What is your background in audiology?
I initially pursued communication sciences and disorders at the University of Massachusetts-Amherst (UMass) with the intention of becoming a speech-language pathologist. I believe it was during my junior year that I was introduced to the concept of cochlear implants and it instantly changed my career path.
After graduating from UMass in 2004, I went on to pursue my AuD at Nova Southeastern University in Fort Lauderdale, Florida. I completed my clinical externship at the University of Miami Miller School of Medicine and was offered a full-time position upon graduation in 2009.
I have been an assistant professor and clinical audiologist with the University of Miami for about 12 years now specializing in the areas of tinnitus and sound sensitivities, vestibular diagnostics, and evoked potentials. I currently serve as the director of the Tinnitus and Sound Sensitivities Clinic, associate director of clinical education—audiology, and oversee one of the divisions satellite clinics.
Why do you volunteer with the Academy?
Volunteering lets me give back while allowing me to gain a deeper understanding of the Academy. It also helps me to voice changes I hope to see in the Academy. For example, I had some suggestions for future annual conferences, so rather than just write them on the conference survey, I joined the respective conference subcommittees. Additionally, the networking and friendships made through the different committees/subcommittees is invaluable.
What is your “fun fact” about yourself that you always use for introductions?
I am an avid traveler and have been to approximately 30 countries. I was a student ambassador to Australia at the age of 16 and I’ve been a globetrotter ever since! I absolutely love learning about different cultures, trying new foods and appreciating all of the various forms of beauty our world has to offer. I’m an animal lover so my favorite experience by far was going on safari in South Africa and next on the list is gorilla trekking in Rwanda/Uganda or visiting the penguins in Antarctica.
If you could learn a new skill instantly (such as a language), what would it be and why?
I would love to learn to cook like a Michelin star chef! The old saying “love goes through the stomach” really hits home with me. I frequently turn to cooking or baking when I want to say “thank you,” “congratulations,” or “my deepest sympathies,” so I think it would be fantastic to be able to whip up amazing gourmet dishes as opposed to my go-to chocolate chip cookies or lasagna!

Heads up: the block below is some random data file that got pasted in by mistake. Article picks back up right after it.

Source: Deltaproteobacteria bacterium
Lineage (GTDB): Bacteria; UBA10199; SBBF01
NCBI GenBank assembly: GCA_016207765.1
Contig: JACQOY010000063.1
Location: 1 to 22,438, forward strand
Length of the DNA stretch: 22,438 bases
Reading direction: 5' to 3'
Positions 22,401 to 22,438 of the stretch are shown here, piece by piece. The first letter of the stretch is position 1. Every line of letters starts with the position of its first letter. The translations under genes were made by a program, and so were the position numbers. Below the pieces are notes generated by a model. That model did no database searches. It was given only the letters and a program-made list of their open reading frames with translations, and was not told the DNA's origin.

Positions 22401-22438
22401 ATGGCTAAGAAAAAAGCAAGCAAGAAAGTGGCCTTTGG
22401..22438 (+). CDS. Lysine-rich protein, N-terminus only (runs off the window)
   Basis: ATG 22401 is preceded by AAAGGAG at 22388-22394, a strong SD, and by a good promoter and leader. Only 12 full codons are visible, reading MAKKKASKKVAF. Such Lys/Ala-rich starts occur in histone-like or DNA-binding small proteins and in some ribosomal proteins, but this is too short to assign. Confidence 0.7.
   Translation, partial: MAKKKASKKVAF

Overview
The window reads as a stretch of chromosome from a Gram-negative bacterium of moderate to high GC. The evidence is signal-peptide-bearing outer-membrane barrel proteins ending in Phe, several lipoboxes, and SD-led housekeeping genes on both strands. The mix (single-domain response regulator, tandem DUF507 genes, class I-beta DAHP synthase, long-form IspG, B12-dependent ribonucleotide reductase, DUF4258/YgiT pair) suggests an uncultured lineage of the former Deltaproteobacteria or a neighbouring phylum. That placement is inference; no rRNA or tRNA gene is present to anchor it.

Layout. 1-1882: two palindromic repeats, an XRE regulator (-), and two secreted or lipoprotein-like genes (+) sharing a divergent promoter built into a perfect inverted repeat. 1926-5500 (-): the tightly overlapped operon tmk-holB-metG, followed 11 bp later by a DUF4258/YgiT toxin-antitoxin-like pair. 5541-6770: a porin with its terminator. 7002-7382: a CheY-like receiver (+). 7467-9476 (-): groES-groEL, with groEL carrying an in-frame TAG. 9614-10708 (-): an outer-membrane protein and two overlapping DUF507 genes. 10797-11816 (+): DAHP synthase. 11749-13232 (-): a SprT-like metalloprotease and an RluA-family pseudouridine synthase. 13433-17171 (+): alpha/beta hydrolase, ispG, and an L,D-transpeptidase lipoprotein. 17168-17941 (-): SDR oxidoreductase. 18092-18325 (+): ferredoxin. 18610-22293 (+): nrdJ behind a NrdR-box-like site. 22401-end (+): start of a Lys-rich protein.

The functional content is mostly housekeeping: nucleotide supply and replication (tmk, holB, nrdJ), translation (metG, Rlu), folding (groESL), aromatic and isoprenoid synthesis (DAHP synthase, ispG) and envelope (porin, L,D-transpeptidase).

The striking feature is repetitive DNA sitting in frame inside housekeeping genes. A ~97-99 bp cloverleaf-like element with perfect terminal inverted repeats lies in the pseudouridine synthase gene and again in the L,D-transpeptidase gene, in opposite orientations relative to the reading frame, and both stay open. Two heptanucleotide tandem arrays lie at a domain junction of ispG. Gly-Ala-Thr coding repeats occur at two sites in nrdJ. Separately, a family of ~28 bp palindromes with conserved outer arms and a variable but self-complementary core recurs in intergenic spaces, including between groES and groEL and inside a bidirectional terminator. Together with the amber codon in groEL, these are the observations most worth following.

What are you most looking forward to in this new year?
Since the number of COVID-19 cases in South Florida have been some of the highest in the country, my husband and I have been very strict about adhering to CDC guidelines. That said, once it is safe to do so, I am definitely looking forward to seeing friends and family again! I can’t wait to see my parents in person and give them each a huge hug. And let’s be honest, I would be lying if I didn’t say I am also looking forward to travelling in some capacity again—fingers crossed for later this year!
What is your background in audiology? When I startedlege, I was a linguistics major who thought I wanted to get a PhD. After a semester of modifying vowel formants, I swore off research as something I could NEVER do for my whole life and decided that speech-language pathology felt like a more applied use of…
What is your background in audiology? Early in my career, I didn’t venture too far out of the adult diagnostic and amplification worlds. While the work was rewarding, I felt that I wanted to do expand my services and continue to grow as an audiologist. When I was hired at the Pittsburgh veterans association (VA),…
What is your background in audiology? In college I was going to school to be a physical therapist (PT). When I was a junior in college, my brother had a head injury that caused dizziness. He was tested by an audiologist and was diagnosed with a unilateral weakness, and that is how I learned about…